Carolina-Laetitia Fiederer

Carolina-Laetitia Fiederer
MD-Ph.D. candidate

 

 

 
 

Meltem Coemert

Meltem Cömert
MD-Ph.D. candidate

 

 

 
 

Alex Shevtsova

Alex Shevtsova
Master student
Tel. 07071 29-85458

 

 

 
 

Merve Kaptan

Merve Kaptan
Master student
Tel. 07071 29-85458

 

 

 
 

Weijie Zhuo

Weijie Zhuo
Master student

 

 

 
 

Katharina Gotic

Katarina Gotic
Master student

 

 

 
 

Chiara Ritter

Chiara Ritter
Master student

 

 

 
 

Johanna Ade

Johanna Ade
Master student

 

 

 
 

Cindy Boden

Cindy Boden
Master student

 

 

 
 

Monja Neuser

Monja Pascale Neuser
Master student, Student assistant
Tel. 07071 29-82021

 

 

 
 

Dina Lausch

Dina Lausch
Student assistant

 

 

 
 

Rahel Gutbrod

Rahel Gutbrod
Student assistant

 

 

 
 

Vanessa Kasties

Vanessa Kasties
Student assistant

 

 

 

Projects

Molecular alterations manifest in variations of cortical thickness and other measures of atrophy in areas, that subserve crucial functions involved in affective psychiatric diseases. Such areas can be defined by functional magnetic resonance imaging (fMRI), either under certain experimental task conditions or under rest.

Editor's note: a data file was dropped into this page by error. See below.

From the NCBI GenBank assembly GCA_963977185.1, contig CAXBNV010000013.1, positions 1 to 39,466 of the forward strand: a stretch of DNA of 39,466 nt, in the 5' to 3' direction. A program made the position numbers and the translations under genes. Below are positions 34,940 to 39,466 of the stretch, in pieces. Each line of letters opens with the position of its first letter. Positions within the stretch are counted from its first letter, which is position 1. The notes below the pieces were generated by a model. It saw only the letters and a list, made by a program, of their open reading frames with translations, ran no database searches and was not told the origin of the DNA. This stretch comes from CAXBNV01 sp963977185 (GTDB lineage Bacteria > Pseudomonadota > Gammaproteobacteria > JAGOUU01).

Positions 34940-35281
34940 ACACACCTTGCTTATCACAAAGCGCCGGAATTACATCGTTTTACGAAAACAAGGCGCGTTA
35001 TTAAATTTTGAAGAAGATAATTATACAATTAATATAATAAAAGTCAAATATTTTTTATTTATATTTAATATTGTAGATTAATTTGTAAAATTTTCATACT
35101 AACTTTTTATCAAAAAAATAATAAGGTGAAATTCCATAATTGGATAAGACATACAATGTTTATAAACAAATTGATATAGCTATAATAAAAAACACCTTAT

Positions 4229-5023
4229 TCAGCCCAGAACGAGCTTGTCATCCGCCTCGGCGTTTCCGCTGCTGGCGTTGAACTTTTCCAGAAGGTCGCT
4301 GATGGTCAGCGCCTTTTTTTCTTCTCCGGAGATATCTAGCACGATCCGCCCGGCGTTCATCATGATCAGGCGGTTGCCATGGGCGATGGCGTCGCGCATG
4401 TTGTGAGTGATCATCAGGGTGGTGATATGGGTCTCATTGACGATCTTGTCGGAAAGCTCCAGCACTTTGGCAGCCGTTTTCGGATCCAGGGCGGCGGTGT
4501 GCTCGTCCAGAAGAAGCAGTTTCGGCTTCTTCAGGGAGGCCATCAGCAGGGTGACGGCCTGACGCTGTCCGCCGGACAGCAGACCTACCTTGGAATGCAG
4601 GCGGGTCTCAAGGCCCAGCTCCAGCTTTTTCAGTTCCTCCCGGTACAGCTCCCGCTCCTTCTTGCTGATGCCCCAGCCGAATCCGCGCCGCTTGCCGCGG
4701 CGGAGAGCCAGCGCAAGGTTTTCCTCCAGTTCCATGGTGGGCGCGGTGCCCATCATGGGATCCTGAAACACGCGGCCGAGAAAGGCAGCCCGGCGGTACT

Resting state fMRI acquisition and analysis is performed and allows due to its high potential as a standard clinical diagnostic means promising evidence for example regarding discrimination of both healthy subjects and patients as well as subtypes of diseases by application of pattern recognition algorithms. Conclusions about network activity of the brain can be either drawn from seed-based approaches like functional connectivity (FC), amplitudes of low-frequency fluctuations (Alff), regional homogeneity (ReHo) and graph theory, or data-driven approaches like Independent Component Analysis (ICA).

 

On the anatomical level, structural connectivity between relevant brain regions is further investigated using diffusion tensor imaging (DTI).

 

To get a better understanding of potentially dysbalanced metabolites or transmitters in the brain,